insert (node, element) -> nothing;

insert (element, node) -> nothing;

If we want to insert a new element E after a given node N we will use the expression:

insert (N, E)

If the new element E should be inserted before the given node N we will use:

insert (E, N)

In both cases nothing will be returned as a result.

Some examples are:

L = { "ab", "abc" }; 		<< L = { "ab", "abc" }; >>
insert (last (L), "abcd");	<< L = { "ab", "abc", "abcd"}; >>
insert ( "a", first (L)); 	<< L = { "a", "ab", "abc", "abcd"}; >>
insert (first (L), "b"); 	<< L = {"a","b","ab", "abc", "abcd"}; >>

Exercise:

8.4 Insert the ninth and tenth Fibonacci number in the list produced in Exercise 8.2.

 

8.5 Removing Elements from a List

To delete an element from a list we may use the remove operation:

remove (node) -> element;

This operation removes the designated node from the list and returns the associated data item. For example, using the S list of a previous example, the following expression:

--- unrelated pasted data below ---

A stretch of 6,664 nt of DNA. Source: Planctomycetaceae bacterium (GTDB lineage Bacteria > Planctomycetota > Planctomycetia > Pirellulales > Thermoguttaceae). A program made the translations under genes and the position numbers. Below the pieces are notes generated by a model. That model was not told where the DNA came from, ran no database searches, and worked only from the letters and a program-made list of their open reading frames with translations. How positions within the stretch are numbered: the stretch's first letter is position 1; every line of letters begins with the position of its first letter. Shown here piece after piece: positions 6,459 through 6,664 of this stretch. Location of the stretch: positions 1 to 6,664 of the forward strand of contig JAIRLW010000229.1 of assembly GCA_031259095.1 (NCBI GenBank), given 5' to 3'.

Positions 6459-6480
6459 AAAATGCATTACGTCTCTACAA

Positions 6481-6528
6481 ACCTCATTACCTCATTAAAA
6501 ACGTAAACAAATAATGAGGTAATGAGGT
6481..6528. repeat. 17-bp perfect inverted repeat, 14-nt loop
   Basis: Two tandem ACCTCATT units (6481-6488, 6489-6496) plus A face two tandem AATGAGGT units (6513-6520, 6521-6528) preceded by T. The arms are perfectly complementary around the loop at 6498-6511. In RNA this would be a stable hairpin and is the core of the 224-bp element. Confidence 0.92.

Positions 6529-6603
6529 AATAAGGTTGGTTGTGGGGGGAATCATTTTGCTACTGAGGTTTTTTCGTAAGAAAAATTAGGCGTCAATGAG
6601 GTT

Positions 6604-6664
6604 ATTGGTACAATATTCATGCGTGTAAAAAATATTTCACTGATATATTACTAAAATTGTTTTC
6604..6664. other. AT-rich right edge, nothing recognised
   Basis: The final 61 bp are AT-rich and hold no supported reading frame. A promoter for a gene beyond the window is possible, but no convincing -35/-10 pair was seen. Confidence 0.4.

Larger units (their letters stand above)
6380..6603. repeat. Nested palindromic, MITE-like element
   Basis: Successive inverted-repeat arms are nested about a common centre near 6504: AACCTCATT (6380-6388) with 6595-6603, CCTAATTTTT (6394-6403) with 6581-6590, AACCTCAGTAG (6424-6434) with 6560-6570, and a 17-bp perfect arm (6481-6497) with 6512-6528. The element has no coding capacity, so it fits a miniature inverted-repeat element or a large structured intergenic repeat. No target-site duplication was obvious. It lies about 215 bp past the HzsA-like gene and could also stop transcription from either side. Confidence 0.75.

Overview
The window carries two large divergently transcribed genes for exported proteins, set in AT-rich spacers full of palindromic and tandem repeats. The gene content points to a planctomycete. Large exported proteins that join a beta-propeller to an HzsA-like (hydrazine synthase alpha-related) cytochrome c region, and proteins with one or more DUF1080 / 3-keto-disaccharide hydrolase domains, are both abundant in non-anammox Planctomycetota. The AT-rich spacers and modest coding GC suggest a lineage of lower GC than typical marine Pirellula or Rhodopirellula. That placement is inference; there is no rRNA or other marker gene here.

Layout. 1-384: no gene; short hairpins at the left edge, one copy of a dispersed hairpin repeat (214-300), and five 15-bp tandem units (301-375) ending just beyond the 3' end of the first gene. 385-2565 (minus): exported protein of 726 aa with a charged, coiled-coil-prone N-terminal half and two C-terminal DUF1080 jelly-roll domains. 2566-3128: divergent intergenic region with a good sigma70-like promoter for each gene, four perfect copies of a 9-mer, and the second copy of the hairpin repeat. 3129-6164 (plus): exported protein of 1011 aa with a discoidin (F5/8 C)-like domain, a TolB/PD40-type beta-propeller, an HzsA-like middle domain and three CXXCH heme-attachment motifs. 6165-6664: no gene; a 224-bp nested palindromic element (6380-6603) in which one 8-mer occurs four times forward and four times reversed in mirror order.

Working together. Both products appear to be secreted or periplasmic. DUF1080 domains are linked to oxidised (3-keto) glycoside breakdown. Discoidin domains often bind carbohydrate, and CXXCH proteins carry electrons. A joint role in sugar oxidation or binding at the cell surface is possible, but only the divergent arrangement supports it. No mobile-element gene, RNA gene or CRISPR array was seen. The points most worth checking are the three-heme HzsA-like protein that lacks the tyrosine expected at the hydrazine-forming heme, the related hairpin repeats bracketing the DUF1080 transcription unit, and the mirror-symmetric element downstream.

remove (next (first (S)))

removes the second element of S and returns the text string "B".

Other examples are:

T = { "a","ab","abc" };		<< T = { "a","ab","abc" }; >>
P = remove (last (T)); 		<< P = "abc"; T = {"a","ab"}; >>
Q = remove (prior (last (T))); 	<< Q = "a"; T = {"ab"}; >>

Exercise:

8.5 Remove the seventh and fourth Fibonacci numbers from the list produced in Exercise 8.4.

 

8.6 Lists and Streams

To extract all the elements of a list four multi-value operations are available:

items (list) generates a stream of all the data items of the list in normal order.

prioritems (list) generates a stream of all the data items of the list in reverse order.